Diplomatic Conference: Business and Human Rights "The Right to a Remedy"

In 2011, the UN Human Rights Council endorsed the UN Guiding Principles on Business and Human Rights for implementing the UN “Protect, Respect and Remedy” Framework (UNGPs). In this way, the first global standard for preventing and addressing the risks of adverse impacts on human rights linked to business activities has been established. The adoption of the Guiding Principles marked the start of multifaceted implementation processes at the international and domestic levels, including the United Nations Forum on Business and Human Rights, the activities of the Working Group on Business and Human Rights of the Human Rights Council, the development of national action plans on business and human rights in countries from all regions, and numerous initiatives on the part of the business community and civil society. 

In 2015, the Diplomatic Conference organised by EIUC and the EU Working Party on Human Rights (COHOM) was dedicated to the topic: “Business and Human Rights – the (EU) way ahead of multilateral action.” A particular focus of this Conference was placed on the EU reaction at that stage to the Human Rights Council resolution adopted at its twenty-sixth session on the initiative of Ecuador and South Africa with a view to elaborating an international legally binding instrument on transnational corporations and other business enterprises with respect to human rights. 

In the previous debates, even those who were skeptical about a single overarching treaty on business and human rights, as it would be too abstract and not very useful to people, recognised that some issues might benefit from further international standard-setting, such as access to remedies, harmonisation of state regulation of business accountability, including extra-territorial reach for domestic remedies or modes of liability for business entities. This would be compatible with the vital role and the impact of the Guiding Principles since they “are a floor, not a ceiling.” (John Ruggie).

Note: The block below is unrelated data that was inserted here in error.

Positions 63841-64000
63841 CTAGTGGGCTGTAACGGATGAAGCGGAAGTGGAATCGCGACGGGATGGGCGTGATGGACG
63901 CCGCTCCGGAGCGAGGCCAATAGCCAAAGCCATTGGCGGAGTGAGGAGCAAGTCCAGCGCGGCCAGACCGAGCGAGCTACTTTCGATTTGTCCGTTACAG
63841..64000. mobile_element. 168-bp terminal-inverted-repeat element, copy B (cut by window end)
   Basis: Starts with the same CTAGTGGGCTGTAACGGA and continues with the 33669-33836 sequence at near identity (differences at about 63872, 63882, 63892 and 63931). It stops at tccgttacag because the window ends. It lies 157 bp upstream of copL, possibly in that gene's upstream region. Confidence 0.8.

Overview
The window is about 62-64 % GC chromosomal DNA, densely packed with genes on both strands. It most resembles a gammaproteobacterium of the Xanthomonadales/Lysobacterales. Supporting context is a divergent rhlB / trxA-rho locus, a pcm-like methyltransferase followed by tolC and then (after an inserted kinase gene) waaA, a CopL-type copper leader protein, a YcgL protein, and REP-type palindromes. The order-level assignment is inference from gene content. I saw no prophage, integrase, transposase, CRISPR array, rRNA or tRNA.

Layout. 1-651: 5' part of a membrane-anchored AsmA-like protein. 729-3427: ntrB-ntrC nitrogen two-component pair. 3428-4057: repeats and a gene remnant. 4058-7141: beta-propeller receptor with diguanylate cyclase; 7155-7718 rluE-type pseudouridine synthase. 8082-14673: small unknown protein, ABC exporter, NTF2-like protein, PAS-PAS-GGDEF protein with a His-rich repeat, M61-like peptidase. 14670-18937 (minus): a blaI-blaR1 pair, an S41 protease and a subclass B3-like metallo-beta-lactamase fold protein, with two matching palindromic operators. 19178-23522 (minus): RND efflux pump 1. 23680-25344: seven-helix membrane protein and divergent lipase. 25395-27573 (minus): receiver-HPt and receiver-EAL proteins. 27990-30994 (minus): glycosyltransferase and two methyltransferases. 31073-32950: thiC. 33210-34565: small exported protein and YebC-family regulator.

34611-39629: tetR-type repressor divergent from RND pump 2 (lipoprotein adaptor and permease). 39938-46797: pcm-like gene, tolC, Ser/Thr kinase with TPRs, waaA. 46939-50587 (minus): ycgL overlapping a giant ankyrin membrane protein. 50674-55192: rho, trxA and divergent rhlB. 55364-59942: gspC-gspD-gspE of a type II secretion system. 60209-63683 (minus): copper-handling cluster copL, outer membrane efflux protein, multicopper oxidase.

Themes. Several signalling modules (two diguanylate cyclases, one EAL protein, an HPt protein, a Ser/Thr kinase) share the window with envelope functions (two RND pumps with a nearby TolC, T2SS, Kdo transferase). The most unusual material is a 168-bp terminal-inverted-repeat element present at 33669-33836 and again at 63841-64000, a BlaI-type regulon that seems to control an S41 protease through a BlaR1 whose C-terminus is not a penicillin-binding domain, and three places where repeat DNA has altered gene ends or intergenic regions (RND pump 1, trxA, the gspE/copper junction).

In this spirit, the 2017 Diplomatic Conference revisited the issue of an international treaty in light of the evolution of discussions. The topic is highly relevant and timely given that the third session of the Inter-Governmental Working Group on transnational corporations and other business enterprises with respect to human rights will take place in October 2017 and may begin negotiations on the content of a new instrument. The forthcoming Diplomatic Conference offered a conducive framework for a reflection among COHOM members and other EU officials, supported by the expertise of high level experts on business and human rights. Its first part (morning) was dedicated to the scope and key substantive aspects of the treaty proposal, as well to the EU engagement in the relevant processes. It is widely acknowledged that the implementation of the third pillar of the UNGPs i.e. on access to remedies for victims of violations of human rights committed in the context of business activities, has been the weakest as compared to the other pillars. Undoubtedly, any proposal for a legally binding instrument will place a strong emphasis on the access of individuals and groups to tools and procedures enabling them to claim their rights and hold those responsible accountable. Therefore, the afternoon session of the Diplomatic Conference addressed contentious and/or unpacked human rights aspects of the right to remedy. 

Diplomatic Conference 2017 at Palazzo Franchetti in Venice

#DiplomaticConference Guided tour through Glasstress exhibition by Adriano Berengo, President of Fondazione Berengo, and artist Koen Vanmechelen at Palazzo Franchetti in #Venice #EIUCpressoffice #GCHumanRightspress #PR

Pubblicato da EIUC Venice su Giovedì 20 luglio 2017
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